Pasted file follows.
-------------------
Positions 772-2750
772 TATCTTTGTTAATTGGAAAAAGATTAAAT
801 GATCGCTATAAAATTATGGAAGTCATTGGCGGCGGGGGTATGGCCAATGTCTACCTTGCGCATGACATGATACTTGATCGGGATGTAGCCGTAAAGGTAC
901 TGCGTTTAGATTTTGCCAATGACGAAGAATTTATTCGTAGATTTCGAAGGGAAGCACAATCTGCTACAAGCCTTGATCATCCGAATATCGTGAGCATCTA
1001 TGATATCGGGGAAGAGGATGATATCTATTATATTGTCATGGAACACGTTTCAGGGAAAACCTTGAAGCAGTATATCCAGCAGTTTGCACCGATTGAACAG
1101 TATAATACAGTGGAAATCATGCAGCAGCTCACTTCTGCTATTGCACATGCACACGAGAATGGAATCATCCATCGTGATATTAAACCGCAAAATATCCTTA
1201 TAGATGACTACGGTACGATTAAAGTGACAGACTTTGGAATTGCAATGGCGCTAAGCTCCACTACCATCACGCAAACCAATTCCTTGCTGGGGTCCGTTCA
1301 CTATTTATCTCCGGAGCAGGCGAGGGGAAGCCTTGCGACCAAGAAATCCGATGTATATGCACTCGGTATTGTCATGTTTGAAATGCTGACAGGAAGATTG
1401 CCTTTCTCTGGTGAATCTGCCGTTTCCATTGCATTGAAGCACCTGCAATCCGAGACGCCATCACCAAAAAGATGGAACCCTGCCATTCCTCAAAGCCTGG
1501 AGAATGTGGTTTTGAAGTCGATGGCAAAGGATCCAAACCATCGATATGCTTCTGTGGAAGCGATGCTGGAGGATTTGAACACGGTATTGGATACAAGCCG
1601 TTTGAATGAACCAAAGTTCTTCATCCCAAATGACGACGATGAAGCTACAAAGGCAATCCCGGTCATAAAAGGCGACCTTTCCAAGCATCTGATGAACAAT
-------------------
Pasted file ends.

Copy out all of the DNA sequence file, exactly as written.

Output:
Positions 772-2750
772 TATCTTTGTTAATTGGAAAAAGATTAAAT
801 GATCGCTATAAAATTATGGAAGTCATTGGCGGCGGGGGTATGGCCAATGTCTACCTTGCGCATGACATGATACTTGATCGGGATGTAGCCGTAAAGGTAC
901 TGCGTTTAGATTTTGCCAATGACGAAGAATTTATTCGTAGATTTCGAAGGGAAGCACAATCTGCTACAAGCCTTGATCATCCGAATATCGTGAGCATCTA
1001 TGATATCGGGGAAGAGGATGATATCTATTATATTGTCATGGAACACGTTTCAGGGAAAACCTTGAAGCAGTATATCCAGCAGTTTGCACCGATTGAACAG
1101 TATAATACAGTGGAAATCATGCAGCAGCTCACTTCTGCTATTGCACATGCACACGAGAATGGAATCATCCATCGTGATATTAAACCGCAAAATATCCTTA
1201 TAGATGACTACGGTACGATTAAAGTGACAGACTTTGGAATTGCAATGGCGCTAAGCTCCACTACCATCACGCAAACCAATTCCTTGCTGGGGTCCGTTCA
1301 CTATTTATCTCCGGAGCAGGCGAGGGGAAGCCTTGCGACCAAGAAATCCGATGTATATGCACTCGGTATTGTCATGTTTGAAATGCTGACAGGAAGATTG
1401 CCTTTCTCTGGTGAATCTGCCGTTTCCATTGCATTGAAGCACCTGCAATCCGAGACGCCATCACCAAAAAGATGGAACCCTGCCATTCCTCAAAGCCTGG
1501 AGAATGTGGTTTTGAAGTCGATGGCAAAGGATCCAAACCATCGATATGCTTCTGTGGAAGCGATGCTGGAGGATTTGAACACGGTATTGGATACAAGCCG
1601 TTTGAATGAACCAAAGTTCTTCATCCCAAATGACGACGATGAAGCTACAAAGGCAATCCCGGTCATAAAAGGCGACCTTTCCAAGCATCTGATGAACAAT